At the Brooklyn headquarters of online marketplace Etsy, which bills itself as "your place to buy and sell all things handmade," there isn't an Aeron chair in sight. Instead, in keeping with the site's artisanal ethos, nearly everything in the space was made or scavenged by a staff member. Computers were assembled from spare parts, the halfpipe (for skateboarding) and stage (for bands) built from salvaged wood. And except for the odd Ikea item, most of the furniture was found on the street.
To observers, Etsy fits the checklist for the second-wave dot-com success story almost perfectly. Cool offices? Check. Trio of twentysomething founders? Check. User-generated content? Check. Snowballing word-of-mouth? Check. Venture capital funding? Check. (VC firm Union Square Ventures helped raise about $1 million in two rounds.) And—perhaps less typical of a Web startup—Etsy is actually making money. Just a few days shy of its second anniversary, the site has grown to a community of more than 250,000 registered members and 50,000 sellers, and is expanding daily. By the fall, the team expects Etsy to be completely in the black.
Like other young entrepreneurs who recently sold their companies to one of the "Big Five"—Microsoft (MSFT), Google (GOOG), Yahoo! (YHOO), eBay (EBAY), and Amazon (AMZN)—27-year-old Rob Kalin and his two co-founders seem tantalizingly close to becoming paper millionaires. But Kalin isn't interested in becoming a paper millionaire.
Veterans on the Board
"Almost everyone I know who works for a company that's been acquired doesn't enjoy his job much," he says. "But one of my major goals for creating Etsy in the first place was to make a company I would want to work for." That means fair wages, profit sharing, good health benefits, and a nonhierarchical command structure.
Kalin says he has no illusions about the perils of running a values-led business once quarterly earnings become a concern. And he has the benefit of learning from the experiences of some high-profile Web startup veterans: Caterina Fake, co-founder of Flickr, and Albert Wenger, former president of Delicious—both of which were acquired by Yahoo— serve on Etsy's board (see BusinessWeek.com, 10/2/06, "Yahoo's Strategy: Growth by Acquisition").
At the same time, Kalin says he has his customers' interests at heart. Fueled by high-profile Web startup veterans' experience and a mix of what he calls "youthful exuberance, naïveté, and a little bit of arrogance," Kalin says Etsy's goal is to build a sustainable business. And he's talking over decades, not just within a few years. "I feel a huge responsibility to the people who are making a living off of Etsy," Kalin says. And although he acknowledges that's a relatively small number of people currently, "The sense that I have now is that this is just beginning," he says.
"We'll Just Launch It"
Of course, Kalin is the first to admit that he's never really been able to look more than two to six months into the future. Back when Kalin first came up with the idea for Etsy, Kalin's grandfather—an experienced businessman who had worked for IBM (IBM) and GE (GE)—peppered him with questions about target audiences and market share. But against his grandfather's advice, Kalin decided to skip past the formal business plan.
"There's so much you can't plan for—so instead of trying to fudge the numbers," he says, the approach was, "We'll just launch it and see."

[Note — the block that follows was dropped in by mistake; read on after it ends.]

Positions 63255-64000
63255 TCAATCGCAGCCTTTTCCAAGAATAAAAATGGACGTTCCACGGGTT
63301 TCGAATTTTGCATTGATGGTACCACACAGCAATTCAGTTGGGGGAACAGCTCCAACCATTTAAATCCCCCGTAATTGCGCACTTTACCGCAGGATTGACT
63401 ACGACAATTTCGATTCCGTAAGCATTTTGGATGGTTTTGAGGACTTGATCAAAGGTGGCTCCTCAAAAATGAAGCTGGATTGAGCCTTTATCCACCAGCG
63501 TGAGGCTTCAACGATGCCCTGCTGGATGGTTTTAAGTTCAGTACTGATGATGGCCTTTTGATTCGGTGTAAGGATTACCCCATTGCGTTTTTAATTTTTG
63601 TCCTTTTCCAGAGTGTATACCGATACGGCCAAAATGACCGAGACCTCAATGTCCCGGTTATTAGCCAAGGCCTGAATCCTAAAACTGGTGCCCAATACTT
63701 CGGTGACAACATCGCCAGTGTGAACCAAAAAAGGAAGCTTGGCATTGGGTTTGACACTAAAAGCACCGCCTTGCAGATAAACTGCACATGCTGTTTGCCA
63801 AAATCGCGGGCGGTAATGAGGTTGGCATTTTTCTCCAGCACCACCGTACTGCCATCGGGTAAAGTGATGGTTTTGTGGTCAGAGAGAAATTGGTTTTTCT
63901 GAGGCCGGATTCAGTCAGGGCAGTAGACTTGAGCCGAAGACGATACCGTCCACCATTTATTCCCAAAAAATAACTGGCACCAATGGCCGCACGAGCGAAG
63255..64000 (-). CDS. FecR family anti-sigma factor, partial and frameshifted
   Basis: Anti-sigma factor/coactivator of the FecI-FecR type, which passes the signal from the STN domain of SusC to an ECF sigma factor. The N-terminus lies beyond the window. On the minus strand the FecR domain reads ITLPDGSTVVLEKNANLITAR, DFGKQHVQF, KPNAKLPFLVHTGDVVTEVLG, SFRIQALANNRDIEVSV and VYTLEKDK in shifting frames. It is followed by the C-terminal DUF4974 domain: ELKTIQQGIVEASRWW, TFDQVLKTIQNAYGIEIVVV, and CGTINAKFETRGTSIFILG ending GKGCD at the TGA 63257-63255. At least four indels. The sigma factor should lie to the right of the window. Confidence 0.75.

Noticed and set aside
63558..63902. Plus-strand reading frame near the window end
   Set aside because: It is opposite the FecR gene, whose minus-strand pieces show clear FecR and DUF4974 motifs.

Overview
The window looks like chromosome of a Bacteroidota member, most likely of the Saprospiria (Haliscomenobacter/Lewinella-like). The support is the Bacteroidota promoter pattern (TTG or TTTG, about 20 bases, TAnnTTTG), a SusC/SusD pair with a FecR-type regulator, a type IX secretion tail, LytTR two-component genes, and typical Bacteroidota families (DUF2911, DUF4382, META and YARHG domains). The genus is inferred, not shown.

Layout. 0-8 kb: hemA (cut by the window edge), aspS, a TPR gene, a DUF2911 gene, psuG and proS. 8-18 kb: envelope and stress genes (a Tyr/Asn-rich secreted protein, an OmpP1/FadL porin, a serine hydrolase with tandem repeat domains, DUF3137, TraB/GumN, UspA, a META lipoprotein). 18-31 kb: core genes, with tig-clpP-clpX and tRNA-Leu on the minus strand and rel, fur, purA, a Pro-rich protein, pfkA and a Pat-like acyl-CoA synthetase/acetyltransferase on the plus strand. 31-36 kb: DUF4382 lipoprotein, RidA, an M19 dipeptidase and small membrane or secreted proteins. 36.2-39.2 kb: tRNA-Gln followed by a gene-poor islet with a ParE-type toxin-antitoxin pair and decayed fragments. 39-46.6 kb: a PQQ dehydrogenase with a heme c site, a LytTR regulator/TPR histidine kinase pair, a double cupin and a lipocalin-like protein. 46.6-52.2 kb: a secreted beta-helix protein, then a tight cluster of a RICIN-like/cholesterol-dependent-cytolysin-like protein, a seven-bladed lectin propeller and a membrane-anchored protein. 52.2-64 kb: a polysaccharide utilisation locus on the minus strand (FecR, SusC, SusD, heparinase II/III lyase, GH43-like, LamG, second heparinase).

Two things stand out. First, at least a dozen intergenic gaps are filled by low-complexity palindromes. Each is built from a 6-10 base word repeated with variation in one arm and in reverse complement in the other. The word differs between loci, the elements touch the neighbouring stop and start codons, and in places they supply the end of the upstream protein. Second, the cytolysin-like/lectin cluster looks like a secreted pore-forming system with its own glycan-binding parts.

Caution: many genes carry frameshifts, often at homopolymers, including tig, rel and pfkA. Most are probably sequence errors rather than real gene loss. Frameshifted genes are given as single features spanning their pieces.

And so far, that approach has worked. Taking a page from eBay's playbook, the bulk of Etsy's revenues come from its 20-cent-per-item listing fee and the 3.5% per sale commission. Though the site doesn't have outside advertising, for $7 a day Etsy allows its sellers to buy a spot in the site's main showcase of featured items (billed as "seller's top picks," rather than ads). Kalin says those showcase spots sell out within minutes.
In its two years of operation, nearly $10 million worth of handmade goods has been sold on Etsy, with the average sale around $15 or $20 (see BusinessWeek.com, 2/26/07, "Bringing Your Art to the Online Market"). Jewelry is the top category in both listings and sales. Kalin says 95% of Etsy sellers are women (average age, 33), mostly stay-at-home moms and college students looking to supplement their income rather than make a full-time living. About 500,000 items currently are listed on Etsy.
Over the past few months, traffic volume has increased so rapidly that "just keeping the site up and running" has been the team's top priority. But with the spate of new hires, including a senior programmer swiped from eBay, the Etsy team hopes to make headway on some ambitious new developments. So with a growing staff that's set to reach 35 employees by the time the new San Francisco office opens at the end of this summer, the Etsy team has begun to formalize many of its formerly informal processes.
One innovation: There's an internal wiki, complete with digital whiteboards where employees can list their daily tasks—an outgrowth of real-world whiteboards the team used in the early days. "It's just a place to keep track of everything that's going on," Marketing Vice-president Matt Stinchcomb says. And so far, that's been quite a lot.
Next up on Etsy programmers' to-do list is a new payment system that will allow buyers to pay for items from multiple sellers in one transaction. And because Etsy sellers already hail from 84 different countries, making the site truly international—adding currency conversion, foreign-language support, and other features—is another project in the works for 2008. Though Etsy.com will always be the core of the business, down the road the team hopes to expand its offline ventures, too. "The big goal is to enable people around the world to make a living making things," Kalin says, and that includes the man himself.
To see a slide show with advice from Etsy sellers on selling their items online, click here.